Slow-roasted lamb shoulder in rosé wine, rosemary and garlic served with roast potatoes, minted peas and creamed leeks.


Steak frites

Fillet steak with thin crispy chips, and a choice of traditional, peppercorn, blue cheese or mustard béarnaise sauce.


Pulled pork sandwiches

Juicy slow-roasted pork belly meat served on a burger bun with spicy coleslaw and chunky chips.


Duck breast

Pan-fried duck breast, served with a black cherry sauce, hasselback potatoes and sautéed green beans.


Mediterranean lamb three ways

A French-dressed lamb chop in a mint & parsley crumb, a Turkish ‘Lady’s Thigh’ kofte meatball and slow-roasted lamb ragout in a blend of North African spices, served with truffle mashed potatoes and braised baby carrots, or roasted Mediterranean vegetables.


The Hemingway burger

This is almost famous amongst family, friends and returning guests, and is my most-requested creation!


Cooked according to a recipe created by Ernest Hemingway in 1953, served with bacon, gherkins and melted brie with salad and chips


Trio of curries

A red-hot chicken Balti, a delicious vegetarian mushroom & potato Madras and a Saag Aloo lamb & spinach make up this ‘traffic lights’ set of curries, served with basmati rice and a home-made roti.




Personal cheese platter

A selection of 5 (mainly local) cheeses, served with fresh bread, crackers, grapes and sliced apple and pear. Cheeses vary from week to week, but the selection normally includes: mimolette, cheddar, comté, emmental, gruyere, camembert, brie, époisses, reblochon, coulommiers, roquefort, bleu d’auvergne and goat’s cheeses, flavoured and unflavoured.


Table cheese platter

A larger selection of 10 cheeses, served with fresh bread, crackers and sliced fruit.


Spiced apple & rum tart

My variant on the local ‘tarte Normande’, lightly cinnamon-spiced apples slices on a rum custard in a pastry tarte base, served with chantilly cream or ice cream.


Steamed pears in a tarragon & cognac crème

Cored pears steeped in cognac  and slowly steamed, served with a tarragon and cognac flavoured cream.


Triple chocolate mousse

A light white chocolate whipped cream mousse atop a milk chocolate egg-white mousse and a dark chocolate thick crème patissier.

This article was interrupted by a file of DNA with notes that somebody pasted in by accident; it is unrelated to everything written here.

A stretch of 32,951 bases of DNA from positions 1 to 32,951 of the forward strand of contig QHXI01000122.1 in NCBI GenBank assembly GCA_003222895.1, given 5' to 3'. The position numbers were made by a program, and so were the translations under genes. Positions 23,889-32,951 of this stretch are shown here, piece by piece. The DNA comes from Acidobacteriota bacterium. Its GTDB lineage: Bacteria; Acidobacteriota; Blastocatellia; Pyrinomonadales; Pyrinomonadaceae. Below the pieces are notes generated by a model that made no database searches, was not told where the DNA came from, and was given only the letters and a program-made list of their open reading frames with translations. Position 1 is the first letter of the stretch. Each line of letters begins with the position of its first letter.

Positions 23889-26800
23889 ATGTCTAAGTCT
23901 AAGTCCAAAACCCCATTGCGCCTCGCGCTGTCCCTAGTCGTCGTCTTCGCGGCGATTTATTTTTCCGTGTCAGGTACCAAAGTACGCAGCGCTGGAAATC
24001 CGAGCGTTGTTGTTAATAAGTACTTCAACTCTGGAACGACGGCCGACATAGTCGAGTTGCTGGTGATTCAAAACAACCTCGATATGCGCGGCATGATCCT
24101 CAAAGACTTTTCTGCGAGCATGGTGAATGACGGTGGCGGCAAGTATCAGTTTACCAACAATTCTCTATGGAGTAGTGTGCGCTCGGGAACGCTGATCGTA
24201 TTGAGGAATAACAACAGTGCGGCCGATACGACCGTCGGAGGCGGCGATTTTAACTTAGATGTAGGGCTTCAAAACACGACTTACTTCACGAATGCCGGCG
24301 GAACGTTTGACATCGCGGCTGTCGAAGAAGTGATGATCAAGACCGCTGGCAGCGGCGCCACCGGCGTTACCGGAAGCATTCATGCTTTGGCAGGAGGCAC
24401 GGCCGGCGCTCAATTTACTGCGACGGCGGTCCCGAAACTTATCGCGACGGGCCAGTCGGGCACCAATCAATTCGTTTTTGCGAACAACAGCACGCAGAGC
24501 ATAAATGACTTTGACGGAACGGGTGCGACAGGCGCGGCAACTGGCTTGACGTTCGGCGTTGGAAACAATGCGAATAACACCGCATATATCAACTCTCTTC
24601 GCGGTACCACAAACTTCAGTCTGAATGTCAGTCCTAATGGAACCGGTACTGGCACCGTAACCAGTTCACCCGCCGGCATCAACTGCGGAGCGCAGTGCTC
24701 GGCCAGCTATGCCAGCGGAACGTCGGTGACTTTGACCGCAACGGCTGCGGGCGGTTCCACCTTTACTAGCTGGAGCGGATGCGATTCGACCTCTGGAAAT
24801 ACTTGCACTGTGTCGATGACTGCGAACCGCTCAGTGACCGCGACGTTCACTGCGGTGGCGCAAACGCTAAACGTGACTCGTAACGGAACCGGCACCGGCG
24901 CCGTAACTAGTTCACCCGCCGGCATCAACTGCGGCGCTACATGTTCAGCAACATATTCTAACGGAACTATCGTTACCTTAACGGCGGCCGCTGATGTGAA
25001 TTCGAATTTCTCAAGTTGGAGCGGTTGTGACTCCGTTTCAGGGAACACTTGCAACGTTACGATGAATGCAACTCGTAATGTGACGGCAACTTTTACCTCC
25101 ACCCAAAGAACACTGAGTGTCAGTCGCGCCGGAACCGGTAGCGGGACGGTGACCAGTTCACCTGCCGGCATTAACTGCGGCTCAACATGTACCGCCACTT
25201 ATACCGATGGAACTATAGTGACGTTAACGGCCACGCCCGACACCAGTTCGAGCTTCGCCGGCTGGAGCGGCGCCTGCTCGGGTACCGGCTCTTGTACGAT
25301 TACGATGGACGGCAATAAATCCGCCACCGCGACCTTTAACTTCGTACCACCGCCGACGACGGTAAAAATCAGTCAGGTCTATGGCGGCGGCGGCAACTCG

Home-made ice cream

Flavours alter from month to month, but have included chocolate, orange & clove; coffee with roasted whole coffee beans, and vanilla & Baileys.


Home-made sorbets

Again, flavours change according to available ingredients, but have included blood-orange; lavender; rose-petal; calvados (local apple brandy) and fig.







Fuck-filled Twatypus


You have found the original source of the phrase ‘fuck-filled twatypus’. After trying to one-up the cockwombles and jizzferrets, I realised that rarer, more endangered species opened the door to better profane puns.

And so, the duck-billed platypus became the fuck-filled twatypus. I’m hoping it will catch on. I first used it about Nigel Farage, the UK’s cozy (and punchable) face of racism. But since, it’s been used for Donald Trump, Marine Le Pen and Boris Johnson. There are many fuck-filled twatypuses in the world.

So, just to be sure of the Google hit. Me. I coined it.

Motorboat My (Water) Melons


Tipsy Watermelon, Gorgonzola, Prosciutto and Pecan Salad

There have been actual real-life academic studies into the aphrodisiac qualities of watermelon. Like practically every other ingredient, they were sadly cock-blocked by science. However, once again, they might just, if you’re lucky (or unlucky, depending on how you look at it) be a potency aid.

The active ingredient in these fleshy orbs of watery goodness is called citrulline. Our bodies convert this to argenine, which boosts nitric oxide, which in turns relaxes blood vessels. So once again, basically natural Viagra. The downside is that the citrulline is concentrated in the barely-edible rind. They’re also a great source of lycopene, which is also good for heart health and circulation. But the proof of this one is definitely in the eating.